Young talent avoids classical drama

Published: 11/06/2011 05:00



performing arts scene has expanded rapidly in recent years with an increasing
volume of young talents achieving success. But the action has been confined to
modern art forms, with traditional forms like tuong (classical drama) being

Times are changing
: A scene from
the cai luong (reformed theatre) play Ke Si Thang Long (Thang Long’s Scholars)
performed by artists from the Ha Noi Cai Luong Theatre. Traditional art forms
like this are being ignored as more and more young talent enters the performing
arts scene, but mostly in modern performances.
(Photo: VNS)

For instance, some
2,000 candidates applied to the Ha Noi University of Theatre and Cinematography
this year, but none to the tuong course, Le Chuc, deputy chairman of the Viet
Nam Theatre Artists Association, said.

“We are facing a
shortage of young, skilled tuong performers,” he lamented.

Chuc, himself a tuong
actor, said cultural authorities need to invest in producing talented young
artists if the art is to truly develop.

The art originated in
the 12th century, but its growth occurred mainly in the 17th century.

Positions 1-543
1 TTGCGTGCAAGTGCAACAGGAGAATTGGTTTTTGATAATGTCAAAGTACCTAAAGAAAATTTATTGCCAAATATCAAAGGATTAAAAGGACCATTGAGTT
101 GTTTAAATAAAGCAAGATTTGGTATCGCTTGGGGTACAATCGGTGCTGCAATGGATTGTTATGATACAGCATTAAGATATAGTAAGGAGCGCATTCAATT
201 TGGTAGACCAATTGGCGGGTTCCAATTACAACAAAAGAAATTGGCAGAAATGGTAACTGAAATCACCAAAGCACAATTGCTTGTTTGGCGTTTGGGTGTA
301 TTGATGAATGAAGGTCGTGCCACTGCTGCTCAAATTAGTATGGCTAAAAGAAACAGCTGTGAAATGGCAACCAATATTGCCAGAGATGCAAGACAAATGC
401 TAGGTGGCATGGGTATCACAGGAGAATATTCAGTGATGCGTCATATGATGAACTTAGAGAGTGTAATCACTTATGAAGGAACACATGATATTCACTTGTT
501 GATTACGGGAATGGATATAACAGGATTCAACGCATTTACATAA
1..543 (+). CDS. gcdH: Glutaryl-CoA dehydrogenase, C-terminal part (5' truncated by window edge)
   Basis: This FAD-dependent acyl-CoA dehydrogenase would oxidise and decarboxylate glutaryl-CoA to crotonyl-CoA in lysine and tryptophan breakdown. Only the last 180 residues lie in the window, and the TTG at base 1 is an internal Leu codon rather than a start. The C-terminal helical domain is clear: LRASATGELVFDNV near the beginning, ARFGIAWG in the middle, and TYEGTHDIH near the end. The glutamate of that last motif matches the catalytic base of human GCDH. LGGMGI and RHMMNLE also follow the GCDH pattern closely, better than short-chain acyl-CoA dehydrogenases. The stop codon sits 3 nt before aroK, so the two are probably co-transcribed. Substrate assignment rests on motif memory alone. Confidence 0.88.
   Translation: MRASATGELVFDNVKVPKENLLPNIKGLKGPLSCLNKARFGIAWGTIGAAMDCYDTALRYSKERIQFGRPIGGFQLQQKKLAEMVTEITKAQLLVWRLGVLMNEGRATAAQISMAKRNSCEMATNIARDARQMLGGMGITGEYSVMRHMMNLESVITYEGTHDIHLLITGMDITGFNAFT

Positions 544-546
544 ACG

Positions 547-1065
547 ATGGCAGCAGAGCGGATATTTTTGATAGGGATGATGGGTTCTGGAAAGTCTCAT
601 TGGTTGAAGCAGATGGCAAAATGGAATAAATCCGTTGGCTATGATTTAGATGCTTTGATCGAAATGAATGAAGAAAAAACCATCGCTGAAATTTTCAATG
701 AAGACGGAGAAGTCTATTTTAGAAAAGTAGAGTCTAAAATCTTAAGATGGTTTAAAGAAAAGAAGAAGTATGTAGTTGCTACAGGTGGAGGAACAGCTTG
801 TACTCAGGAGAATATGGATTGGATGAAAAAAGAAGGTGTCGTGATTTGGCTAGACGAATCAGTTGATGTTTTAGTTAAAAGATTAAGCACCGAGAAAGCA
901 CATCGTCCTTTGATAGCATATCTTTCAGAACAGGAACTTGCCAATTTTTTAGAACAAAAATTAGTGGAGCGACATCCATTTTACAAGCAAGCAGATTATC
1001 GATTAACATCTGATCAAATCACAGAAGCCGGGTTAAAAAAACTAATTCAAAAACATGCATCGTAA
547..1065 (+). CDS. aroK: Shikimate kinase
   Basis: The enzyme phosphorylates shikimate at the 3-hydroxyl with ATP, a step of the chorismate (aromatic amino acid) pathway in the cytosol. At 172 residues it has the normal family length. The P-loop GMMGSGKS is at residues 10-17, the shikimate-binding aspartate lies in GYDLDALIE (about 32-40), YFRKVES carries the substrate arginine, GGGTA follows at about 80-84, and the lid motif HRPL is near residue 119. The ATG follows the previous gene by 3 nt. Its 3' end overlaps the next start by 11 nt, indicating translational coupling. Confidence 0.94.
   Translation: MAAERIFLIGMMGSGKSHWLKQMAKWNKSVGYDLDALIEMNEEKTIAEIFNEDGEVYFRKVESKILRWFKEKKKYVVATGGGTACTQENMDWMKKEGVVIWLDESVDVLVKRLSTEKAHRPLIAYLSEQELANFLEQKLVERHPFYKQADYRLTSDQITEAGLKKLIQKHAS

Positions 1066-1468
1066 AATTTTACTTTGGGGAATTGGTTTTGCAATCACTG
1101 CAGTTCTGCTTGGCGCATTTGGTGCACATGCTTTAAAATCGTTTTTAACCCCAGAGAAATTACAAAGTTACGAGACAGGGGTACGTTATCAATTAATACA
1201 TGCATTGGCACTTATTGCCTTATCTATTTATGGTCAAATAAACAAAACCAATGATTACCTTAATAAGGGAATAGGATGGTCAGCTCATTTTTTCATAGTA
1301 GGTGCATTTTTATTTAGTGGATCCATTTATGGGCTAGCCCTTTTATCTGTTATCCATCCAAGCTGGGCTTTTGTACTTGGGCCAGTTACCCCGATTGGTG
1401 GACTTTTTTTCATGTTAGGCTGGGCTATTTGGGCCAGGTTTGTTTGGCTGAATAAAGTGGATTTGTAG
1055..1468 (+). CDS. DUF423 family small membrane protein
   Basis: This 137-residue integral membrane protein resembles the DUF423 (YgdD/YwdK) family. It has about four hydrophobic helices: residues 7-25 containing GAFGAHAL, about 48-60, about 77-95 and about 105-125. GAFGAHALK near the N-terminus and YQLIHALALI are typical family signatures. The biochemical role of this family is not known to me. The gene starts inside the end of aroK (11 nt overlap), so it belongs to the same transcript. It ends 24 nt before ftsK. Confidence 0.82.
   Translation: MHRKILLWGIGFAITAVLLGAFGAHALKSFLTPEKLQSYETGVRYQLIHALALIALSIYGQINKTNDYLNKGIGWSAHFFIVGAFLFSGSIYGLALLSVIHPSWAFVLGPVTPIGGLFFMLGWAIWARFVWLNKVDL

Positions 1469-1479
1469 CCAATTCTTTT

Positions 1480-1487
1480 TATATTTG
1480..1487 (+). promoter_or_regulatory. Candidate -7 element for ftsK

Along with cheo
(traditional opera) in the north and cai luong (reformed theatre) in the south,
tuong defines the quintessence of Vietnamese culture.

Tuong is a
particularly difficult art to master, Chuc said.

“In theatre or film,
amateurs can practise a bit and perform, but you cannot perform tuong unless you
are properly trained.”

To perform, artists
use almost all the parts of their body. If they lack a powerful voice, they
cannot sing and dance while also expressing the emotions of each character.

It is an exhausting
art because it involves wearing costumes that sometimes weigh up to 10kg.

Many tuong performers
also sing pop and quan ho (traditional love duets from Bac Ninh Province) to
earn a living, Nguyen Thi Loc Huyen from the Viet Nam National Tuong Theatre,

“The fact is that none
of us can live on our salary – of around VND2 million (US$100) a month – even if
we are stars.”

“Though our lives are
hard, we have a passion for tuong,” the 30-year-old actress added.

The lack of audiences
is also a problem because they are the “key to the survival of traditional stage
arts and classical drama in particular.”

Huyen’s theatre can
call on 73 performers and music players, few aged below 30.

Chuc said: “We should
have a new generation of audience who understand and like tuong.”

Tuong, which developed
from a folk art into a royal art, uses themes eulogising loyalty to the monarch
and patriotic duty.

The art consists of
singing and dancing, which is highly stylised and filled with symbolism.

The actors’ gestures
together with a good deal of imagination from the audience help create the

There is minimal use
of props and equipment.

Ha Noi, HCM City, Da
Nang, Hue city, Thanh Hoa, Binh Dinh, and Khanh Hoa provinces each have a
professional tuong theatre.

Nam News

Provide by Vietnam Travel

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